Jerald: First, we gonna pray about it. [laughter] But this is very new. Last year, I think I had about 16 kids and now it’s like 100! I think sixth grade has the most where I’m going to split it and meet every other week with them so sixth grade will meet the first and third Thursday, and then the seven-eight group will meet the second and fourth and just keep the same activity. Simple. I think we will start out just doing digital photography. Something simple, so we may do black white challenge of working with shadow or different things, and probably plan our first art show with the art club. A nice little art show, I want to get just like black and white photos and see if we can do that. Maybe with parents or siblings or something. So I’m working my head around it but just doing simple things like that. Not trying to overcomplicate it, if we could find any competitions out there, we’ll just keep doing that. I like to keep kids getting as many as they can with that too.
Tim: Yeah, I think that’s good. I think that reflects really well on you, you’ve got so many kids who were excited you know about working with you, excited about doing art.
I think those would be some good ideas but that feels like kind of the, the theme of this school year. Just keep it simple, like make sure everything’s manageable.
Jerald: A big thing a lot of people I think are over complicating it. I don’t know. Some people do whatever but I just, I don’t. That doesn’t work for me and where the kids come from.
Tim: Yeah, yeah, that’s fair. Hey, just real quick one last thing before we go. I know you do so much and you put out so much content. Can you just talk about, you know, the podcasts that you’re doing, or anything else that you’re putting out there that you want to talk about?
Jerald: Oh yeah, this new fun that we have and I’m trying to get content out too. So we just started a couple weeks ago, I have a podcast called Rooted in Love. So we’re basically, you know, top of the family and friends, you know, older folks and some younger age and whatnot. But people that’s been through situations, has been through things and still doing good, and finding a way to make through life. So the first guest is my uncle who spent 12 years in prison.
Tim: Yeah, I watched that it was fascinating to listen to some of his stories.
Jerald: You know, he had no chance in life and he hasn’t declined. So just some that motivate the youth and show them that you can still make it through situations. And my other thing is I also have my own company that does hip hop and events promotions company’s called Super Dope Fresh. So a lot of people don’t know. I’m also break dancer and everything. So that’s how I started with the breakdancing to selling apparel and events and all, but on those shows we are just talking to local people to connect it through hip hop. What are they doing and connecting it to real life. So, you know, we’re always trying to promote and lift up the youth and kind of motivate. How are these people making it in getting real jobs, showing them how to get jobs, seeing what these people are doing where they’re going and just have to make it through, you know, because we don’t see this good side of hip hop like that. Don’t get them a spotlight. So we want to put the spotlight on you know guys like me as a teacher. That’s, that’s not too popular in the world of hip hop.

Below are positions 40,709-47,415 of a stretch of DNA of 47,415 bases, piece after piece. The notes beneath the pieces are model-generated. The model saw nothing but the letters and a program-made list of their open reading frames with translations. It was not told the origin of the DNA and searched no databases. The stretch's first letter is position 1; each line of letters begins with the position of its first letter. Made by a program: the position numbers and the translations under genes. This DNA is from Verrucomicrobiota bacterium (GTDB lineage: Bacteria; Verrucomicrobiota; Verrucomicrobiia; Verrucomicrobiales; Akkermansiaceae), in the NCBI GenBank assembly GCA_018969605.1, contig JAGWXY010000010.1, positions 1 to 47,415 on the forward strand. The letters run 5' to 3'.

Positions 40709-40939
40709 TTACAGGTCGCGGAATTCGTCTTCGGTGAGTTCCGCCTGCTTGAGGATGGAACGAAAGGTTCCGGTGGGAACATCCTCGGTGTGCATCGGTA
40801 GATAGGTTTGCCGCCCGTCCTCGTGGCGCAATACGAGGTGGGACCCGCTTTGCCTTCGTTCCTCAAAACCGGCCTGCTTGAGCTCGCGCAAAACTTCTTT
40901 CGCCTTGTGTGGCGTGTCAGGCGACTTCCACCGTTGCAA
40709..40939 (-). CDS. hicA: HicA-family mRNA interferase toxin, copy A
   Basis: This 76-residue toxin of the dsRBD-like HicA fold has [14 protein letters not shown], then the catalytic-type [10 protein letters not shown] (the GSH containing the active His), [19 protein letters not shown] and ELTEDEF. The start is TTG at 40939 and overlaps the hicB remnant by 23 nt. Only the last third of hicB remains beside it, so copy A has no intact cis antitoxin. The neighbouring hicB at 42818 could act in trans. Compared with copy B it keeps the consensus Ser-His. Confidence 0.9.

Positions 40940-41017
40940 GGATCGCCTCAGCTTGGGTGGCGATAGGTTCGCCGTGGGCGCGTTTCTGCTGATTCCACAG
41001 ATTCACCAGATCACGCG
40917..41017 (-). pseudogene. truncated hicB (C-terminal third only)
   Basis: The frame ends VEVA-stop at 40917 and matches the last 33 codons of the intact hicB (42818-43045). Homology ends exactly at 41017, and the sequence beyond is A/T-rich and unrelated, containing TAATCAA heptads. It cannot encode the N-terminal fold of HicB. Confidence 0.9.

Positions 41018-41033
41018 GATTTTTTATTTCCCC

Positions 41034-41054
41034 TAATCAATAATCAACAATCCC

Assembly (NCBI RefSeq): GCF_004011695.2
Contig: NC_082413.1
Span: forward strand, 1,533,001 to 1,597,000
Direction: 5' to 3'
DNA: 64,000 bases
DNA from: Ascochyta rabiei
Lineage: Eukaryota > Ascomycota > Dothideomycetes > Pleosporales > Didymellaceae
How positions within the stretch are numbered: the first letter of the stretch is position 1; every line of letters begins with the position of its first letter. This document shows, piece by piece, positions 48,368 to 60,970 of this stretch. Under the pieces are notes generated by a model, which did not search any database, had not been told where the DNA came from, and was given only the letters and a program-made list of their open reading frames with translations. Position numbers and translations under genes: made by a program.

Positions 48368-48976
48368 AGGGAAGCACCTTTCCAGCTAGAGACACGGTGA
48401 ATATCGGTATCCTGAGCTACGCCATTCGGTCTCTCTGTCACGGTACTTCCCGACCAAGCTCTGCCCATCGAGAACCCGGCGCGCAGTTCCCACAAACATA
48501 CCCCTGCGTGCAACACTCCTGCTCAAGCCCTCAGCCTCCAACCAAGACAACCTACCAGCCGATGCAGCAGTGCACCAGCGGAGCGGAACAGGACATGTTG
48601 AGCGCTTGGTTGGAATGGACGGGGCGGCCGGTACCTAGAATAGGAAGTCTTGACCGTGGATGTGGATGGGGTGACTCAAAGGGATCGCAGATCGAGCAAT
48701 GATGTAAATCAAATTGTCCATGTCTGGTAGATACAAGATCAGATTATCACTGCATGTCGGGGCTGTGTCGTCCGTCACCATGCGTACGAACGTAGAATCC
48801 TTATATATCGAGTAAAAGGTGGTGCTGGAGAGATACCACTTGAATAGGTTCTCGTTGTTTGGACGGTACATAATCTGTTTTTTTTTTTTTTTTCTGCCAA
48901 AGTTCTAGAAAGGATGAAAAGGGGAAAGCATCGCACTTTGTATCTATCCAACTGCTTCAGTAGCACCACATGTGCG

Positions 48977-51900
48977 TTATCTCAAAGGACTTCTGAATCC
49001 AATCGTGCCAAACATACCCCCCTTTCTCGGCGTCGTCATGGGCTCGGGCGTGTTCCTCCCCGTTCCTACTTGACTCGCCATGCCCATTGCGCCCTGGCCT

Tim: Right, right.
Jerald: Now we have motivated kids and we’re working in community and whatnot. But we’re doing it everywhere, the break dance communities worldwide, and most people just don’t even know. So connecting with folks like that and just talk to her brother from Africa was going to be promoting this event, you know, in Uganda. I may go there when the world opens back up.
Yeah, so lots of fun with that you know just just promoting that positive side of hip hop.
Tim: So that’s really cool. And then where can people find you online if they want to follow you?
Jerald: All right, Art By Levar, Levar is the middle name. And Supadopefresh. So, you know, we try to just like hip hop do a flip, flip negative words and make it positive like that dope, you know, just dope misspelling good . . . feeling great and doing good things.
Tim: All right, love it. Thank you so much for joining me. I appreciate it. Taking time and sharing everything that you’re doing. It was good to talk to you.
Jerald: Yes, great to talk to you to can’t wait to get back with your next event.
Tim: Yeah, for sure.
Thank you to Levar for coming on, sharing his time, sharing his ideas.
We’ll be back next with some big picture thinking with Jason Blair, talking about creativity, collaboration, and learning. I think it’s going to be a great episode.
In the meantime, check out that return to learn page that I talked about on the AOEU website, watch the webinar recording, grab the resources you need, and hopefully they can help you as you get started with this school year. Good luck!
Art Ed Radio is produced by the Art of Education University with audio engineering from Michael Crocker. Thank you for listening, and we will be back with Jason Blair next week!
Magazine articles and podcasts are opinions of professional education contributors and do not necessarily represent the position of the Art of Education University (AOEU) or its academic offerings. Contributors use terms in the way they are most often talked about in the scope of their educational experiences.